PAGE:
Now for Abe’s second statement about safety being the government’s “top priority.” There is ample evidence from the Japanese government’s anxious attempts to restart various nuclear reactors that safety is by no means the top priority. Just two days before the fifth anniversary of Fukushima, a Japanese district court cited “safety concerns” when issuing an injunction that stopped operations of two nuclear reactors in western Japan, something that is unlikely if safety was indeed the “top priority”. This suspicion is borne out by an examination of the government’s case for restarting the Sendai nuclear plant, by Tadahiro Katsuta, a nuclear physicist and an associate professor at Meiji University in Japan, who argued that “financial considerations and worries about the health of the national and local economies triumphed over safety concerns”.

Again, similar claims about nuclear safety being the top priority are regularly made in other countries as well, but actual decisions are often made on the basis of other priorities. The Chinese government, for example, talks about giving “top priority to nuclear safety”, but wherever nuclear safety competes with “other priorities— such as the economic interests of local governments and nuclear corporations, and central government energy and development targets”—it usually loses out.

Organizations that build or operate nuclear reactors and other facilities almost always wield significant political power. In India, the Department of Atomic Energy has used confident projections of future nuclear growth to achieve and maintain political power. This power manifests itself in a variety of ways, many of which are not conducive to nuclear safety. These include weak regulation, often made weaker through regulatory capture and other means, and mechanisms allowing the externalization and socialization of costs while privatizing profits (for example, liability laws that cap the extent to which nuclear organizations have to pay for accident-related damage). Likewise, in the case of Japan, the Rebuild Japan Initiative Foundation’s Independent Investigation Commission identified “the sweetheart relationships and revolving door that connected the regulatory bodies and electric companies, academics, and other stakeholders in the nuclear community” as one cause of the Fukushima accident. The bottom line is that there are a whole host of organization reasons why safety is unlikely to be “top priority”.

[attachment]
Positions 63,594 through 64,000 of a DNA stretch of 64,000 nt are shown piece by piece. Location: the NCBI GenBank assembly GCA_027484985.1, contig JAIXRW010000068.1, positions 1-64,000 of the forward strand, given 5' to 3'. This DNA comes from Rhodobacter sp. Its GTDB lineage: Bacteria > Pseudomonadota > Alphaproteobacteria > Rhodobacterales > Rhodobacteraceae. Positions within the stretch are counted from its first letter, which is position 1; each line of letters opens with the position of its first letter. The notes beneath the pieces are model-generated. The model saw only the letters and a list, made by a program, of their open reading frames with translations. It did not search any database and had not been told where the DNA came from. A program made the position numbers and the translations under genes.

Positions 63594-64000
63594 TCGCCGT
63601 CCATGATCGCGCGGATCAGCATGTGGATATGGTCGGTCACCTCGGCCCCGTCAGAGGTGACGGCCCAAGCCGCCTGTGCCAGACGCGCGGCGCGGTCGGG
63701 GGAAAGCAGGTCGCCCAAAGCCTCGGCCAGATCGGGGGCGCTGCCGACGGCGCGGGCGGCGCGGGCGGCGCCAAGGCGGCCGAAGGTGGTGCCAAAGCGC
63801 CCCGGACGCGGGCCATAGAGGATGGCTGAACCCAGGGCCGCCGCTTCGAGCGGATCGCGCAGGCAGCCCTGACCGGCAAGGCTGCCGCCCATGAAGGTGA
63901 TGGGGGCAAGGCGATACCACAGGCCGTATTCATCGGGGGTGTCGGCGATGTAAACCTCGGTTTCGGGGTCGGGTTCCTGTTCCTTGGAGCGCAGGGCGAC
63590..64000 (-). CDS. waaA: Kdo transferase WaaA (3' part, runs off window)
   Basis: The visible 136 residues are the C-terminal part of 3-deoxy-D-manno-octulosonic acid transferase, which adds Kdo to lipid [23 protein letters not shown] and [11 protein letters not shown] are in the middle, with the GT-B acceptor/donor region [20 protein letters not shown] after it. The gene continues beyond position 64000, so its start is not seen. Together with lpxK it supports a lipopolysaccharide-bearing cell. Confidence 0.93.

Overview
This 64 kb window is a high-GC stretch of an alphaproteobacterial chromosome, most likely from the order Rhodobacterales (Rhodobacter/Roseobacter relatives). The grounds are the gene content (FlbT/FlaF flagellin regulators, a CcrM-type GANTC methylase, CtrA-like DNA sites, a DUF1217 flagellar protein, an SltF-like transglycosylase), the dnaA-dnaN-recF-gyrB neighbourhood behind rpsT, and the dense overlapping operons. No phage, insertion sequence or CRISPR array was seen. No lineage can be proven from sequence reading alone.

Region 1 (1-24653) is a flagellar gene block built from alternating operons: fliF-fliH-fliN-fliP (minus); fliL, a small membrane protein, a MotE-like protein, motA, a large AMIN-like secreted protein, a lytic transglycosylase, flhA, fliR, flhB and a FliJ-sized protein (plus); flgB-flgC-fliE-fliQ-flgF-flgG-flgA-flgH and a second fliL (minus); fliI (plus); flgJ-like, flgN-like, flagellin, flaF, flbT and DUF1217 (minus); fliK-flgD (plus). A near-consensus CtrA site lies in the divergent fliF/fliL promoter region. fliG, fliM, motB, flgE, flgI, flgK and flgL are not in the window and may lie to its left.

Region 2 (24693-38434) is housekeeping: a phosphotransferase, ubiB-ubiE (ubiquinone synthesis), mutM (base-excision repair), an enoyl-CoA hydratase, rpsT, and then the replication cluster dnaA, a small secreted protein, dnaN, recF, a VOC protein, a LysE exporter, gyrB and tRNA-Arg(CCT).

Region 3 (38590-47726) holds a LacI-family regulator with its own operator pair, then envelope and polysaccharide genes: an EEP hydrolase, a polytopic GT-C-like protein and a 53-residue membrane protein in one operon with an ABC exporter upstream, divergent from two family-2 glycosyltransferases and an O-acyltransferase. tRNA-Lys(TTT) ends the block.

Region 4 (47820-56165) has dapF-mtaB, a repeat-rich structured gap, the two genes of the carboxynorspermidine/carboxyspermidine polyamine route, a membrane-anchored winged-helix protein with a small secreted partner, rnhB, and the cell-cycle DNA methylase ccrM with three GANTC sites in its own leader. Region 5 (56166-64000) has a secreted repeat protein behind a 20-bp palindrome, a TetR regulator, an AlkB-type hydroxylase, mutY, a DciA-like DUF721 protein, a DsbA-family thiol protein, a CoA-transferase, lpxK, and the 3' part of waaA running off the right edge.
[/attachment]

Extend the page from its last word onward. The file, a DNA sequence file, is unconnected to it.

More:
Many proponents of nuclear energy overlook these organizational lacunae and claim that despite all the many problems observed around the world, nuclear reactors can be safe. However, this claim is beside the point. The key question is not whether nuclear reactors can be safe, but whether they will be safe. The weight of the evidence suggests that the answer is no. Five years after Fukushima (and lest we forget, thirty years after Chernobyl), one obvious consideration that should guide any discussions about nuclear power should be the possibility of nuclear facilities undergoing catastrophic accidents with long-lasting and wide-ranging effects.


M.V. Ramana is at the Program on Science and Global Security at Princeton University, and author of The Power of Promise: Examining Nuclear Energy in India.